Andrew Kreps Gallery and Wallspace are pleased to present the first American solo show of Prague-based artist Jiří Kovanda. The joint exhibition will span both spaces, and will include historical work (Kreps) as well as new and site-specific pieces (Wallspace).
One of the most influential living artists in the Czech Republic, Jiří Kovanda is known for his discrete actions and installations begun in the late 70s. Some of these actions, enacted mostly for a close-knit group of artists and professionals at the time, and known to us primarily through photographic and text documents, were almost impossible to distinguish from real life: bumping into passers-by, waiting for the telephone to ring, attempting to meet girls in the street. Poetic as much as political, Kovanda’s gestures question the place of an individual in social space, and the possibility/impossibility of connection. Although working in the East, many of Kovanda’s works can be seen as loosely inspired by and having connections to such artists such as Chris Burden and Vito Acconci, but are wholly his own, inflected by the specific landscape of '70's and '80's Prague.
Kovanda’s contemporary oeuvre features, among others, familiar objects occasionally endowed with erotic morphology, and consumer goods, which the artist employs to a certain surreal effect, often derived from inappropriate combinations of materials. With his objects, the artist employs the principle of manipulated ready-mades: he works with a self-contained, often found material, to which he imparts slight changes. These simple combinations generate a deliberate minimal effect. In Fur Action, 1982, he put a plush cover at the end of a railing, in the spirit of the surrealist artist Meret Oppenheim; the Sugar Tower object from 1981, may be viewed as an ironical paraphrase of minimalist art, with its exclusivity shifted to the realm of everyday reality. In the 1990’s, Kovanda made a mark upon Czech art with his small hanging objects made of used pieces of furniture. For the show entitled I’m Not Against in the House of the Lords of Kunštát, Brno, in the Czech Republic, he produced objects solely from the material found in the gallery storeroom.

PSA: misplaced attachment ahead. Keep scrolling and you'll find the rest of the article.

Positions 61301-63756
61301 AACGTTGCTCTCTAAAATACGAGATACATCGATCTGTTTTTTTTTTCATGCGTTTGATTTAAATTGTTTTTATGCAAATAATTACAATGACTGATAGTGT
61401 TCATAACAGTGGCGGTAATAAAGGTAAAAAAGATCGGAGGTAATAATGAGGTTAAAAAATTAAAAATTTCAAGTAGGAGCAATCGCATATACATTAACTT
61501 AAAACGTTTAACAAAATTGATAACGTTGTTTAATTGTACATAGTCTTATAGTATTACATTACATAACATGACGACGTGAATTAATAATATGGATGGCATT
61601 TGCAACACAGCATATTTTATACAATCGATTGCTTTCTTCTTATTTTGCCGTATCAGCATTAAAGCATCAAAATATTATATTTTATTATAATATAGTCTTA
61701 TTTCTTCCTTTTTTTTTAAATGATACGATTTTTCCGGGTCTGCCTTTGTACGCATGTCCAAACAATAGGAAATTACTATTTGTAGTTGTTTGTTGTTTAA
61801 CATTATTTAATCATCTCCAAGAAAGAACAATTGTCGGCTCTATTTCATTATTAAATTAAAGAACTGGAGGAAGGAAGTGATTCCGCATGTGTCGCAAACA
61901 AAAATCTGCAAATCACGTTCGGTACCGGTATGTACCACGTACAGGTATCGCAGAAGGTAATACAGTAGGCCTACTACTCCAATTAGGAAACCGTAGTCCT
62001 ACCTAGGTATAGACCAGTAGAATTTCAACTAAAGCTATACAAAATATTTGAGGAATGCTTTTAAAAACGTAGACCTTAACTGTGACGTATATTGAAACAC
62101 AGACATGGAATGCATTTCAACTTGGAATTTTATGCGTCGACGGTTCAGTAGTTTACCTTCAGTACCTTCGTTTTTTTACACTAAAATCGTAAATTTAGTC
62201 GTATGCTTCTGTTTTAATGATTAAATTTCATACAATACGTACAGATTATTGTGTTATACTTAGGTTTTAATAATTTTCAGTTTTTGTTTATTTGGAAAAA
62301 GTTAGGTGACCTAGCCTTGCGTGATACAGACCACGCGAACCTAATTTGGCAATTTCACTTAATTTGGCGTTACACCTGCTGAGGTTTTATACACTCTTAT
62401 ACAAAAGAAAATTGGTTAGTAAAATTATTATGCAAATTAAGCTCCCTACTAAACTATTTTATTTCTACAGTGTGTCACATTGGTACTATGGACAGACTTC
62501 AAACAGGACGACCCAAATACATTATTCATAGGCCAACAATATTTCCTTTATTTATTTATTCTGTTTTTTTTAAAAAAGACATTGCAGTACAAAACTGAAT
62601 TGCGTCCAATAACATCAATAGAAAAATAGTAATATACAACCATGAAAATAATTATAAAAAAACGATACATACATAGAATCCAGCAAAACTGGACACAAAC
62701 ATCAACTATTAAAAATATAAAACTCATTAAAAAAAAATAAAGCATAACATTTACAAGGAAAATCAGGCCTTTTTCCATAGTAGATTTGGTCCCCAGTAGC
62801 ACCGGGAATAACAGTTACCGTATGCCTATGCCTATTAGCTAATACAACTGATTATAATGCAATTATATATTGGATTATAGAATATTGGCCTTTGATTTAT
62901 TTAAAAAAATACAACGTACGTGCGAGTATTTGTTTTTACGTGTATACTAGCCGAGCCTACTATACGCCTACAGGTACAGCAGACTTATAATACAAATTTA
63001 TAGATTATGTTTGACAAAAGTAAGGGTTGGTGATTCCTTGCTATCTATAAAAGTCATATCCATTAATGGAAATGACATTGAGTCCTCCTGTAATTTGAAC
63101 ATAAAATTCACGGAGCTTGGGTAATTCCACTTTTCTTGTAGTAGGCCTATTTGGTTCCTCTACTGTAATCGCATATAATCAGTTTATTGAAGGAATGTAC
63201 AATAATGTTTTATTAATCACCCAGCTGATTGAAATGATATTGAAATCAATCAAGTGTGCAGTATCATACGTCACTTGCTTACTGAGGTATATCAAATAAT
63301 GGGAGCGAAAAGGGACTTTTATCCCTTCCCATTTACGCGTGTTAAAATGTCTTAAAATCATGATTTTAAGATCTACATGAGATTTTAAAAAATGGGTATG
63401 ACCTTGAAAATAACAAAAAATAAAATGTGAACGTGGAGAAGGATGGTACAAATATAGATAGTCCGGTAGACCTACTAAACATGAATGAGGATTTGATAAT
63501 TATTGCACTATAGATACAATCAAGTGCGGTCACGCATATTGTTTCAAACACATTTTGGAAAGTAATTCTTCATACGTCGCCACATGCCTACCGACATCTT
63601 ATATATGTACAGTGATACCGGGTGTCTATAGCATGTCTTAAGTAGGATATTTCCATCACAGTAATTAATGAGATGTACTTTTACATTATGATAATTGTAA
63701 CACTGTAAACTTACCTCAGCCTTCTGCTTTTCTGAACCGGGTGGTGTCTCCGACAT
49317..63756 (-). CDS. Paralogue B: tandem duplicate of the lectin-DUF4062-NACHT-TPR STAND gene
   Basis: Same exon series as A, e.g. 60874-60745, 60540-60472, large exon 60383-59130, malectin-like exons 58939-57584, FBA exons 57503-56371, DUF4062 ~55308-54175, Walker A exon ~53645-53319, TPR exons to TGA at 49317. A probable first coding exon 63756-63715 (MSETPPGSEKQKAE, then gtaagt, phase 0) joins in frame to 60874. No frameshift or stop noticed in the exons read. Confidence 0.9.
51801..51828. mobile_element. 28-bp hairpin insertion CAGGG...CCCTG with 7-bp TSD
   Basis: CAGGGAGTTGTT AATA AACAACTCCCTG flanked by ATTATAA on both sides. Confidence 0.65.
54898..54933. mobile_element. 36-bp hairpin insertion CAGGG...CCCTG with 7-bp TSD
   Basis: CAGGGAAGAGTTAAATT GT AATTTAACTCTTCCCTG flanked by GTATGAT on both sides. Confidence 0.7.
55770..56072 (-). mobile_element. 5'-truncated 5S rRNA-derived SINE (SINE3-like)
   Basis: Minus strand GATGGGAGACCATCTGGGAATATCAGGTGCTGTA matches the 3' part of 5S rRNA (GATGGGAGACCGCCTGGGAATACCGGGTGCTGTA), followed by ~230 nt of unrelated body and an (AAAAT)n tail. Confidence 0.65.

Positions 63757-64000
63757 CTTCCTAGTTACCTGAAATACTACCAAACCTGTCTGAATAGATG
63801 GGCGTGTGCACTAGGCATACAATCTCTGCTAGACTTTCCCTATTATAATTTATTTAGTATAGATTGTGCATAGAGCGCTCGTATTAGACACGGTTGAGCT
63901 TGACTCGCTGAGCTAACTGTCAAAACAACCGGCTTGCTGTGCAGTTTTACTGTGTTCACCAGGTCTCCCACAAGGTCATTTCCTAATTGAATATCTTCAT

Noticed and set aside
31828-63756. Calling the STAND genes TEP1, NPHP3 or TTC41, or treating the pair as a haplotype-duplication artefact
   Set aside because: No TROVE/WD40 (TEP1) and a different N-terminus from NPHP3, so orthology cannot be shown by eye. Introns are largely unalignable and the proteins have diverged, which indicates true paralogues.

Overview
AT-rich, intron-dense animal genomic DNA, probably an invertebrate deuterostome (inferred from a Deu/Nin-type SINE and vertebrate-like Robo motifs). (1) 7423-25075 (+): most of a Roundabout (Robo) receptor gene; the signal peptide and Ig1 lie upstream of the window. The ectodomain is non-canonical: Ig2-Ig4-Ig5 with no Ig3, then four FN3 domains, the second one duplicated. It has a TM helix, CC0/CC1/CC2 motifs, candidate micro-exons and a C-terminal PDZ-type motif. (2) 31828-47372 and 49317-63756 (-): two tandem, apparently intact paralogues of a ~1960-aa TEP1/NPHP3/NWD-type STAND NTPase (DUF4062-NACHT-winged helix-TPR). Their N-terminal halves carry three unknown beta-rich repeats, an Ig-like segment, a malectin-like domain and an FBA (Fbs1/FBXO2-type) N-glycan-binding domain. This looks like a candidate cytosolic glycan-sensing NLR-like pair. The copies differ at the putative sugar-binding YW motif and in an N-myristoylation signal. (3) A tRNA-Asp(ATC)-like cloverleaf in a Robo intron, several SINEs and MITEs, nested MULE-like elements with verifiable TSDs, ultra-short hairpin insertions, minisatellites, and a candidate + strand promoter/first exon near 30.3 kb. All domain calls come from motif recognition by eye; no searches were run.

A highly influential figure among a younger generation of Eastern European artists (Roman Ondák, Ján Mančuška), Kovanda’s work has gone largely unseen in the West until recently, though its influence here is widely felt. By including historical and recent pieces, these exhibitions hope to bring forth the associations and ideas, visual echoes, intuitive links, both structural and formal, present in Kovanda’s work.